Android, like any other operating system, has its strengths and weaknesses. It offers arguably more functionality and flexibility than any other mobile platform, comes in all shapes, sizes and prices and can be tweaked until your heart is content. That said, it has some weaknesses that the Android development team are working hard to fix. For instance, fragmentation still exists (not quite to the extent it used to, but only 1 percent of Android devices are running Android 4.0) and power management still needs a bit of work.
Throughout the last year, Android's security has also become a questionable topic. Reports of "stolen" applications that had been repackaged and re-uploaded to Android Market that would steal personal information and send it to a remote server popped up across the Web. Those reports were followed with how much malware had grown. According to Lookout Mobile Security in their Mobile Threat Report in November, Android's malware problem had grown 250 percent over the course of a six-month period, meaning Android users were two and a half times more likely to run across malware in Android Market. Another study performed by Juniper Global Threat Center claimed malware increased 472 percent between July and November of last year.
Just earlier today, however, Google assured users that they don't take their users' security lightly. On the Google Mobile Blog, Hiroshi Lockheimer, VP of Engineering for Android, announced Google's new layer of security, Bouncer. Bouncer is a service that scans applications that are freshly uploaded to Google's Market servers in search of known malware, spyware and trojans. Lockheimer goes on to explain:
"It [Bouncer] also looks for behaviors that indicate an application might be misbehaving, and compares it against previously analyzed apps to detect possible red flags. We actually run every application on Google’s cloud infrastructure and simulate how it will run on an Android device to look for hidden, malicious behavior. We also analyze new developer accounts to help prevent malicious and repeat-offending developers from coming back."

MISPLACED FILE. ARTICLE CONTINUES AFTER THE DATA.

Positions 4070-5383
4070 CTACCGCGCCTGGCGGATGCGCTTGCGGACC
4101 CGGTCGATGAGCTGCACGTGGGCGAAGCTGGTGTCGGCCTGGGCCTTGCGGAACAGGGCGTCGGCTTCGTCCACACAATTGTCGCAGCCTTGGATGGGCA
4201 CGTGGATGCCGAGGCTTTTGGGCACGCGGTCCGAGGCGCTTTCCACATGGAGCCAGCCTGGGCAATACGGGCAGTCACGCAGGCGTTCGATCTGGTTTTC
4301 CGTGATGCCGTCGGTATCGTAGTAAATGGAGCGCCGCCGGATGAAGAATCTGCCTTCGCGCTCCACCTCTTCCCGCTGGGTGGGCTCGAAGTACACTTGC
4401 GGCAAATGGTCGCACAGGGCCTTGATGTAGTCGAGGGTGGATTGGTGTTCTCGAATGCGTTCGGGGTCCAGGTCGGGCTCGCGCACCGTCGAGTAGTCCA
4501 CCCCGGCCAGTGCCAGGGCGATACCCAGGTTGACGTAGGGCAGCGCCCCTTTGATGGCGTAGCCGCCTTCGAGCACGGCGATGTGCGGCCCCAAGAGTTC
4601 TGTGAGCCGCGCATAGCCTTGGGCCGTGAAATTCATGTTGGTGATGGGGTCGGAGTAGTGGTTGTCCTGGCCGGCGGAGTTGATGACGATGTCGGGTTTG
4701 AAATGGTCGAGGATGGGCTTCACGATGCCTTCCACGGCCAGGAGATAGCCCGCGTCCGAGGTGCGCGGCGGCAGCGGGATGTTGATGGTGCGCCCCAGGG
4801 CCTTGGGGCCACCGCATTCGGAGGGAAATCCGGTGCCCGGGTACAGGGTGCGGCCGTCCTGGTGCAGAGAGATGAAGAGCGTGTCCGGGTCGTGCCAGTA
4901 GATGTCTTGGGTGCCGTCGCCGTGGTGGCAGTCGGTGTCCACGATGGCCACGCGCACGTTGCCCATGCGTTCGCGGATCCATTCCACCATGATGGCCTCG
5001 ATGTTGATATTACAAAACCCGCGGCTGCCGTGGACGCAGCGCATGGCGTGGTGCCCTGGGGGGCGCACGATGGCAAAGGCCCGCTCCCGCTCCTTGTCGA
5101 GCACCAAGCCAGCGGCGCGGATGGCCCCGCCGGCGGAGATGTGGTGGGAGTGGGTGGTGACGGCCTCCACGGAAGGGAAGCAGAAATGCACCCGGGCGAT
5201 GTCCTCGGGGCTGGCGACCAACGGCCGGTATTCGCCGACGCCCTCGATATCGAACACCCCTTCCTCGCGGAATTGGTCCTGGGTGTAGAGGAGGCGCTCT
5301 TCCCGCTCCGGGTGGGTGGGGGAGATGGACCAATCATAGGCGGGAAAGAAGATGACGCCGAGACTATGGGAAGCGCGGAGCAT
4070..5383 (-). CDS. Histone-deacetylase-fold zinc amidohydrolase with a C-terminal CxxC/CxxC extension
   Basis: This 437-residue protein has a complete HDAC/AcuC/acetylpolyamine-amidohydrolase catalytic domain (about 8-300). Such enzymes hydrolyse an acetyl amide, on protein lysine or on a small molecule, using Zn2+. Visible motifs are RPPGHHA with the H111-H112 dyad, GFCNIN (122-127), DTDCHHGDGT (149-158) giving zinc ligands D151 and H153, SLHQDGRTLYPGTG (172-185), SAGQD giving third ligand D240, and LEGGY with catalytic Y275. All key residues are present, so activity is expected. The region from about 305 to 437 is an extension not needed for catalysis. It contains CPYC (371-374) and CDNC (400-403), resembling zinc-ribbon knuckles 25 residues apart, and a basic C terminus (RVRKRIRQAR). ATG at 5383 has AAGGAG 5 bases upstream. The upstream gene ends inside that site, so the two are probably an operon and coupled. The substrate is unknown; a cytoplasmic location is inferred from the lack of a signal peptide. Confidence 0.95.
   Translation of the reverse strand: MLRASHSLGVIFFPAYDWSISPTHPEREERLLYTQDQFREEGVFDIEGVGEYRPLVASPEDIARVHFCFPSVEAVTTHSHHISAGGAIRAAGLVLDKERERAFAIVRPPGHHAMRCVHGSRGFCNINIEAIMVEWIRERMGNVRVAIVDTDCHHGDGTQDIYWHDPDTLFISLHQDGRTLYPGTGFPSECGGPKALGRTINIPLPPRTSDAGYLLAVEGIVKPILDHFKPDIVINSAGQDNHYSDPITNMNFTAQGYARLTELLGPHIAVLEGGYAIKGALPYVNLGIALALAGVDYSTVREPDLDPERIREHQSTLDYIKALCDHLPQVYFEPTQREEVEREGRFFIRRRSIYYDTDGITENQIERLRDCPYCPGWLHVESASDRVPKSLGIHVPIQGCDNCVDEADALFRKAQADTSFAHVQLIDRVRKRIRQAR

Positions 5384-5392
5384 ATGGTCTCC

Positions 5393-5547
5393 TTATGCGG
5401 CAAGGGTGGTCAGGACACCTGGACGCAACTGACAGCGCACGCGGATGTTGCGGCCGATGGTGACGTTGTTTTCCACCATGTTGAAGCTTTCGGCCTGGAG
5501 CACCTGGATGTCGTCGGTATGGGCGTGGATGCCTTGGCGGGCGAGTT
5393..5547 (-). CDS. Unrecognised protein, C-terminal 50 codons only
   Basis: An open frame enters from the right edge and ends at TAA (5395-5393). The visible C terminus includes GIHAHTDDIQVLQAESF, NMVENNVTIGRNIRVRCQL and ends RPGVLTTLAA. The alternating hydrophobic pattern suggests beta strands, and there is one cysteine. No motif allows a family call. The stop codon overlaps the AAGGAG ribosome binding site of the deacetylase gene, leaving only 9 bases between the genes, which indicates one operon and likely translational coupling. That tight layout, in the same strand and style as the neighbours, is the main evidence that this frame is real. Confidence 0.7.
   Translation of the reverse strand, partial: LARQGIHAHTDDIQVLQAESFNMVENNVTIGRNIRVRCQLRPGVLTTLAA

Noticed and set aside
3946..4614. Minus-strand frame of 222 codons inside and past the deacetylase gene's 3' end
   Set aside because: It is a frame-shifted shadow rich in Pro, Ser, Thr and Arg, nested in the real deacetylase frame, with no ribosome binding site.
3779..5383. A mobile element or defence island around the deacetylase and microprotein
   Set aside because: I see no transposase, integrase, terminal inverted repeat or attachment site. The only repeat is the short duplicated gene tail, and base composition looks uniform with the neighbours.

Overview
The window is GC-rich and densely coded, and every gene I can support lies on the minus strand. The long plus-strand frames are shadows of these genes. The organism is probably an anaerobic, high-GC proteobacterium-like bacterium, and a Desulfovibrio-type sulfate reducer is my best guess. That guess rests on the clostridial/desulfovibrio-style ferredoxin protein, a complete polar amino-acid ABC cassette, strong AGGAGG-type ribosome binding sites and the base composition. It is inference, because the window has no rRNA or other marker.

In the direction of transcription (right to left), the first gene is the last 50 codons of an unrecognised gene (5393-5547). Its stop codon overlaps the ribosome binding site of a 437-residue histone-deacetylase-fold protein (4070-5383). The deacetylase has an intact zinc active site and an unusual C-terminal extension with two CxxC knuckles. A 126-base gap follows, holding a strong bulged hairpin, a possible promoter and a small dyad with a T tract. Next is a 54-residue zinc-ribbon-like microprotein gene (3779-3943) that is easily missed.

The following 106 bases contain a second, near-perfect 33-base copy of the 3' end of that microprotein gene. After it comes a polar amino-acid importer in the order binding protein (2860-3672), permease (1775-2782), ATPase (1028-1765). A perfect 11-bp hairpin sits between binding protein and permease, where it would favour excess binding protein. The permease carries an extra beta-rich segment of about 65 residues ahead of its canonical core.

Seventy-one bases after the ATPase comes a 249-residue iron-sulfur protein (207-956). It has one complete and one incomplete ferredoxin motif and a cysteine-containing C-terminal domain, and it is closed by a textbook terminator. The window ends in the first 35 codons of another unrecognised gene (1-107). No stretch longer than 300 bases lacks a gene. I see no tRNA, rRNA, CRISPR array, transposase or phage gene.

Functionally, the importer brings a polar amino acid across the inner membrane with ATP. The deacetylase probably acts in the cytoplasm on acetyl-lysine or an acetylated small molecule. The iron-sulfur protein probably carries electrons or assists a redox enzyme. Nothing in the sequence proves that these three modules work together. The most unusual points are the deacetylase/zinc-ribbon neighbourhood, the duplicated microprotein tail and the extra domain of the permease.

Lockheimer said that between the first and second halves of 2011, Android malware downloads from Android Market experienced a decrease of 40 percent, thanks to Bouncer. So while we were thinking Google was doing little to combat malware directly, they were actually running Bouncer without our knowledge.
He had nothing but good things to say about Android security (of course), and he also described how Android "makes malware less potent." He mentioned sandboxing, where Android puts up "virtual walls" to limit what malware can do if it finds its way onto a device. And then there is automatic, remote malware removal, if needed.
Through all of this, though, there is one part that Lockheimer mentioned that we all should be very familiar with by now: permissions. When you go to install an application, either through Android Market or via side-loading, you will be presented the specific permissions that the application will need in order to function as intended. Simply put, if an application requests permissions that seem ... out of place, you should be wary of the app. For example, if a game needs access to your contacts, you may want to consider skipping it altogether.
In essence, some of this fight against malware will always be somewhat in the hands of end users. If you don't pay attention to what permissions each app needs, you're putting yourself at risk. So here lies the question: do you ever check permissions before installing an app?
If you're anything like me, you never do. (I'm also that guy who never used antivirus software on his Windows machine.) When I install an application, I'm always more worried about whether the app or game works as described or not. I click "Install," "Accept & download" and enjoy the app. Sure, the permissions page flashes, but just like terms and agreements pages, I skip right past them without reading a single word.
The good thing is there are services out there, like Lookout Mobile Security, that perform permissions checks automatically. When you install an application, it scans the app (much like Bouncer) for known malware, then it double-checks application's granted permissions and notifies you if something is fishy.
I use Lookout from time to time (read: when I remember or care to install it). Still, though, I makes me wonder just what some apps have permission to. To be honest, it's probably nothing to worry about, seeing as I usually stick to well-known developers and recommended applications. But that doesn't mean one hasn't slipped through the cracks.
Do any of you actually read the permissions every time you install an app? Or, like me, are you in too much of a hurry to spend a couple seconds glancing at them? Have you ever come across an app that needed weird or unexplained permissions that seemed questionable?